Cryptokitties market themselves with this procedural--and gamified--element, making cryptokitties a good example of process-based cryptoart. The cats can be bred to get new color and style combinations. However, the rate at which they can be bred slows down over time, so you COULD treat cryptokitties as a game of optimizations. How can you best get the kitty with the qualities you want? You might also treat it as exploratory, discovering the serendipitous results of the procedure. Procgen text accompanies each kitty, and while it's a bit lolrandom and tonally inconsistent (it seems to follow a rudimentary grammar system without controls that cause later sentences to be affected by earlier ones), that's still something you might explore. Hell, I kind of enjoyed the few minutes I spent looking over enough bios to get a sense of how they operate, even if it seems about at the complexity level of fairly simple Tracery bots or below. And I have to admit, I found myself swayed towards liking them a bit better, if only because the illustrations have some command structures embedded within them that ensure things like: coloration on tails match bodies, accessories and scenery don't clip weirdly into bodies, patterns on the bodies often carry over to the tails depending on the tail type, &c. It's not super sophisticated, but there ARE some controls there, which in this space is a god damn miracle of design.

Here's the thing about the optimization strategies of most crypto art. It's boring. There's an aesthetic pleasure that tons of web games operate on, the pleasure of Number Go Up. Narrative betting sims like Blaseball uses it, resource management games like Fallen London use it, clicker games like Cookie Clicker use it, and most infamously of course gacha games of all sorts use it. But if all you want to do is hit a button to start a number going up, you don't need to buy an NFT, you just need to buy a stopwatch.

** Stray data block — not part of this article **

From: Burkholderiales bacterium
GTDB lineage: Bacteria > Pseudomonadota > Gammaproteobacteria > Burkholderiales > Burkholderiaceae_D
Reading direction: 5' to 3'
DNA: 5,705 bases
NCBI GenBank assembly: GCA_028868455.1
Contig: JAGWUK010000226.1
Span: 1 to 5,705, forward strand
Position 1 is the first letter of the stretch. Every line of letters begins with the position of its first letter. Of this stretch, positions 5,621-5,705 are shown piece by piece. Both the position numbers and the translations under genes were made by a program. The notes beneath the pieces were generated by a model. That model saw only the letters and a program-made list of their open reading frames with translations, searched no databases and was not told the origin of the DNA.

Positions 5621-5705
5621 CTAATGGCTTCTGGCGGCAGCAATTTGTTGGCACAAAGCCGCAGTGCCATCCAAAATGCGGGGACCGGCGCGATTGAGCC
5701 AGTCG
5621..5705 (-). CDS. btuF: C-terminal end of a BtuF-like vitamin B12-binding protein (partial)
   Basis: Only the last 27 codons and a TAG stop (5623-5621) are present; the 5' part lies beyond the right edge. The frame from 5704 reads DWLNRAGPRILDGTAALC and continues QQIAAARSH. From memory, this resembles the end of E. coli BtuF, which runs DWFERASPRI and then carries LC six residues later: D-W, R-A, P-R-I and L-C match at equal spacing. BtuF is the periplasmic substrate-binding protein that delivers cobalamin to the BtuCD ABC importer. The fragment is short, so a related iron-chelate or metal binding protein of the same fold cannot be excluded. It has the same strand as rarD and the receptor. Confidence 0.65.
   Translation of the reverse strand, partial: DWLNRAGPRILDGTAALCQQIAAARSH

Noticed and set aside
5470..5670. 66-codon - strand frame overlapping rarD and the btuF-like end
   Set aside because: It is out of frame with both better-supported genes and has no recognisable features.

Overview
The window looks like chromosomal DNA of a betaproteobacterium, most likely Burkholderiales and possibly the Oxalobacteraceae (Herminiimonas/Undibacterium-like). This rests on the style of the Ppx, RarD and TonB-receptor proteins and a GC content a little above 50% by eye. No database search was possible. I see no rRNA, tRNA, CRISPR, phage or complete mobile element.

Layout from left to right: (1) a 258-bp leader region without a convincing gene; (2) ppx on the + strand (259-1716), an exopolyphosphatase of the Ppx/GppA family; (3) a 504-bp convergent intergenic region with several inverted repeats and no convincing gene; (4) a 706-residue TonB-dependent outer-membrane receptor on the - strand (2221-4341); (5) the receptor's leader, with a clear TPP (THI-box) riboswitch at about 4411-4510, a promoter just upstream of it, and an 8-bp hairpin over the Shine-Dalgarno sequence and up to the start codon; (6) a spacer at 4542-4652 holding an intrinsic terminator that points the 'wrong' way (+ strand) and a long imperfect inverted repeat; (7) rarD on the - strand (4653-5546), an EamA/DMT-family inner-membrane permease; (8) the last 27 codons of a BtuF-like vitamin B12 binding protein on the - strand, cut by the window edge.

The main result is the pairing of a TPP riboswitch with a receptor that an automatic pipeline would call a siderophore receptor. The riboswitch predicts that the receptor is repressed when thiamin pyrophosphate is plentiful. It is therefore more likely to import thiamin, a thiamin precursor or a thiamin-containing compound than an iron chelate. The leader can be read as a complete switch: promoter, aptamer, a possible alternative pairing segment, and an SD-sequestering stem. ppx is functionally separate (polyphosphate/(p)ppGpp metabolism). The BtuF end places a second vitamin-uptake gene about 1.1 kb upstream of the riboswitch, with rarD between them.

In some ideal fantasy version of reality, cryptokitties would be an answer to that: a gamified version of cryptoart that plays with the complex engagement of procgen: both appreciating kitties for their unique qualities, and appreciating what gets gleaned of the underlying mechanics and how different builds might be developed to get certain outcomes and so on. Both the result, and the rube goldberg machine used to get there. This version would open up to the masses the long tradition of inbreeding and induced deformity that rich freaks have sought in their pets for ages. Like instead of creating abominations saddled for life with disastrous health defects, simply for show, create a cryptokitty instead! After all, no animals actually get hurt. 

Oh, right, ah, except of course for the whole "apocalyptic impact on the global climate" thing that's so intrinsic to cryptocurrency's economics of conspicuous waste. Turns out this cat inbreeding scheme just adds a few extra steps to the process of environmental degradation in the name of kitsch.

So maybe what I ACTUALLY want is something open ended, something more like a picrew with randomness. Picrew is a platform where cartoonists can provide a library of, essentially, paper dolls that people can build icons from. Imagine that but with more nuanced controls and an emphasis on random generation, maybe a visual programming language that could be used to avoid the collisions and aesthetic incoherence that is inherent in anything where you just roll the dice. An open engine for this kind of thing.

But that wouldn't be compatible with the real point of NFTs, of course, which is to make a few fucks at the top of the pyramid scheme a whole lot of money.

I'm afraid that all my grudging respect for cryptokitties dissolves when I remember that none of the generative strategies they use matter. That's the message I've gotten from the marketplace, at least, which is mostly incomprehensible to me, but seems above all to privilege, simply, whether a cryptokitty is first generation or later. You can pick up kitties from the 45th generation for only $16 and an eternal mark on your soul. This is by design: all the breeding stuff is bullshit worthless nonsense by the explicit design intentions of the devs, who set out to make gen 0 the most valuable by limiting forever the amount of kitties in that generation.